Friday, November 30, 2007
The best laid schemes o' mice an' menI promised you joy--or at least reports of the joy in which I delighted on Wednesday night, when offered the chance to sample ten of the Holiday Ale Fest's finest beers. A day late and a dollar short; well, sometimes you get what you pay for.
Gang aft agley,
An' lea'e us nought but grief an' pain,
For promis'd joy!
--R. Burns, 1875
In any case, I herewith offer my findings--along with thanks to Preston Weesner, host of the sampling as well as the fest, who busted out the good stuff for our pleasure. I will report these in the order they were offered, just for the sake of fairness. (I encourage you not to save Jim for last, however--get it early and get it often, for another chance you will not have.) One note: the beers came out of the keg icy cold, and the tent had not yet been fully appointed with those nice heaters, so it stayed cold. This affected many of the samples, concealing what I could intuit were layers of complexity.
Hallucinator, Collaborator Project (Widmer)
The aroma was strangely similar to malt liquor, a smell that transported me back to 1987. Fortunately, the beer was far nicer. An old ale that draws inspiration from the muscular doppelbock style, it has the nice fruitness of an ale, but a woody maltiness of doppel. In very nice balance, and easy to drink, but it could use another month to mature. (A year it would make it exquisite.) 7.5% ABV
Drink it if...
you're looking for a smooth, warming beer. Not a hop-lover's delight, but a good beer to start with; it'll loosen your joints without wrecking your palate.
O'Holy Hops, Max's Fanno Creek
How do you make an Imperial IPA wintry? Deploy hops that impart a piney, green quality. The nose of this beer, even ice cold, tells you something tasty's coming. But what it can't tell you is that the hops seem almost mentholated. Chris, from Belmont Station, called them "minty." Despite the strength, it is not an overly intense beer. Will be wildly popular. 8.5% ABV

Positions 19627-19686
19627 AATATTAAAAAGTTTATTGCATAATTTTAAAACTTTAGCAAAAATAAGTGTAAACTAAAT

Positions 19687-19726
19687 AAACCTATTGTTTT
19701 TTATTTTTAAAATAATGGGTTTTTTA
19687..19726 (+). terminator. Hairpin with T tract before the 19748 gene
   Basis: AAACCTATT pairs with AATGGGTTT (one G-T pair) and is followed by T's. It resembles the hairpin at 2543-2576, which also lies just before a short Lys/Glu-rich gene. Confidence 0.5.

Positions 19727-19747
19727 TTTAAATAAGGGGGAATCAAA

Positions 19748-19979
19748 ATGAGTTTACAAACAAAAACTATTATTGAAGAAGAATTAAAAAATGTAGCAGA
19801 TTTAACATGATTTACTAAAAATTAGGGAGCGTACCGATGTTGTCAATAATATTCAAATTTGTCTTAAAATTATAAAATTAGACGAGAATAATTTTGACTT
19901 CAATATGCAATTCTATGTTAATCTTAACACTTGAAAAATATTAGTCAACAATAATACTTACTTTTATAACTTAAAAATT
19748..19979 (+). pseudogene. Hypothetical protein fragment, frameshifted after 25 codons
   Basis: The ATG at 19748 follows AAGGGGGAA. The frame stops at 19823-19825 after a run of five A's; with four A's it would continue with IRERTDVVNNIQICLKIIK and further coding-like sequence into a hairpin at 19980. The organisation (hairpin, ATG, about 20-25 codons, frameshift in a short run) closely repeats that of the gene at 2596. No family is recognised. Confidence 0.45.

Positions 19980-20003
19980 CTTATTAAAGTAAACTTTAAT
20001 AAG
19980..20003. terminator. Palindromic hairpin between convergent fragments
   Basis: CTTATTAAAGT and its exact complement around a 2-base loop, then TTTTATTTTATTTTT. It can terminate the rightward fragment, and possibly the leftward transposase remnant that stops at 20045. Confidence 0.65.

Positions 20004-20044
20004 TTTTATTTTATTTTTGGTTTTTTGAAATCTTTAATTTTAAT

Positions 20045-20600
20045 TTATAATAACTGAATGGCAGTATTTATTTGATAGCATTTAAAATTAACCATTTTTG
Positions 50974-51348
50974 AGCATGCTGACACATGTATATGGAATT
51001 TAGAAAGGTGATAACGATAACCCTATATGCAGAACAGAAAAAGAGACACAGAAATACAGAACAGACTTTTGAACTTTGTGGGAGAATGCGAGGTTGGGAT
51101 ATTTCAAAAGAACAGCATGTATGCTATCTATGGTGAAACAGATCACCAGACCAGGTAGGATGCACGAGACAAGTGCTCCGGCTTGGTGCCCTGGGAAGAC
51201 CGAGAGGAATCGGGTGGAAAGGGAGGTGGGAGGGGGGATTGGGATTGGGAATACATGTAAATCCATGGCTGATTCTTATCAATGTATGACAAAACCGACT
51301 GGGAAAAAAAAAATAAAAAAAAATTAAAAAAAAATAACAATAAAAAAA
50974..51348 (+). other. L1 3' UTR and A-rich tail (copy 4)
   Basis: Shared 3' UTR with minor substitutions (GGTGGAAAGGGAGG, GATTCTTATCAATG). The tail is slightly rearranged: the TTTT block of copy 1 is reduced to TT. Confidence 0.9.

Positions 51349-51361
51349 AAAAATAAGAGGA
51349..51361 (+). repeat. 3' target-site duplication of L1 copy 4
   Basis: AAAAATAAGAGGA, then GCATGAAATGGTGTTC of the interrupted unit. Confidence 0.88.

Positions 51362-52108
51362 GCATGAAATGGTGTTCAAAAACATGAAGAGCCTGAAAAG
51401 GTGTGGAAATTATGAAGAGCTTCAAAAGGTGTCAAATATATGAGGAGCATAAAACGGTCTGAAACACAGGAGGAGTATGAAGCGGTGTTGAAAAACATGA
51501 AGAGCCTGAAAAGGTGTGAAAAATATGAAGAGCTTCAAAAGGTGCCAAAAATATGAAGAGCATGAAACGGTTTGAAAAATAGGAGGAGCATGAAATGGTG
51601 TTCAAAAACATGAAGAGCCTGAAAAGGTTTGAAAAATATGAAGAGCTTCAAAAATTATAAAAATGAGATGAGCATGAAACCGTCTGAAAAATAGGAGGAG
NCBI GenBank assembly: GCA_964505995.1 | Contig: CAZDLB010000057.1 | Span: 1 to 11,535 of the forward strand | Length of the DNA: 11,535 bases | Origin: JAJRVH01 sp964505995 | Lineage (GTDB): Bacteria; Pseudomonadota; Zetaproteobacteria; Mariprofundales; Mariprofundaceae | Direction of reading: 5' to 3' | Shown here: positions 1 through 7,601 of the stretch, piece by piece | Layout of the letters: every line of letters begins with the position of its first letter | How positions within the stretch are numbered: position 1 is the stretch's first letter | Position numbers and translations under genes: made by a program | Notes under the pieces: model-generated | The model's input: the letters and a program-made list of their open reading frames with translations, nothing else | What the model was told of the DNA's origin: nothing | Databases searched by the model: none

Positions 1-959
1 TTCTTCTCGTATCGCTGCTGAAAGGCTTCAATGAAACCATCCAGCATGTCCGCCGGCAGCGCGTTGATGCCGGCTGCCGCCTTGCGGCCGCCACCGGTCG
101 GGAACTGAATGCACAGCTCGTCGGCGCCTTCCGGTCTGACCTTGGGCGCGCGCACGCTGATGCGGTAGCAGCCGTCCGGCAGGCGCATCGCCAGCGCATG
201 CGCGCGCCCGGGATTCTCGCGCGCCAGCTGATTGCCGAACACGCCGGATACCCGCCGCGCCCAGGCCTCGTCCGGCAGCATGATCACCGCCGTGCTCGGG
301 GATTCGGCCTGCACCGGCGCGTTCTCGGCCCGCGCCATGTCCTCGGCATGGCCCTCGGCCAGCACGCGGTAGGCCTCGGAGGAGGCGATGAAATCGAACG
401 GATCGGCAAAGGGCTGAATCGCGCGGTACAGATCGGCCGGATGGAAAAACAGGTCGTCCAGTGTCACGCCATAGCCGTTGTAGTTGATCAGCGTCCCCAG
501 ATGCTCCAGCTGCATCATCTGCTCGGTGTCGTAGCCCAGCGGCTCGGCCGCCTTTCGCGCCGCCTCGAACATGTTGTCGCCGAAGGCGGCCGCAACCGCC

Drink it if...
you love hops. Of the ten we tried, this was the pinnacle of hop expression--with aroma, flavor, and bitterness that will leave hop-heads smacking their lips for more.
Smoked Porter, Alaskan
This is really a world classic. Even if you enjoy it every year, it's hard to pass up--and if you've never had it, put this porter at the top of your list. Malts are hand-smoked over an alder fire, and you'll be amazed how "salmony" it tastes. It's not the fish that makes it salmony, but the alder. The porter is thick and rich--a perfect winter ale. 6.5% ABV
Drink it if...
you like dark beers. The smoking is intense, and I imagine that some people will find it difficult to reconcile this note with what they think of as "beer." But this is beer practiced old-school, like they did in the days before commercial malting.
Oak-aged Jubelale, Deschutes
You know I love me the Deschutes. I praise each offering shamelessly. But even as Brett Favre can get injured, so Deschutes can offer an indifferent beer. I can't understand why, either--it was aged in wine barrels for two months, then blended with Bachelor Bitter, one of the brewery's best beers (5 parts to one), and then dry-hopped with East Kent Goldings, my favorite hops. I found it too sweet on the front end, with a bright candy note, and too sharp at the back end. Could be it just needs some more aging. 6.7% ABV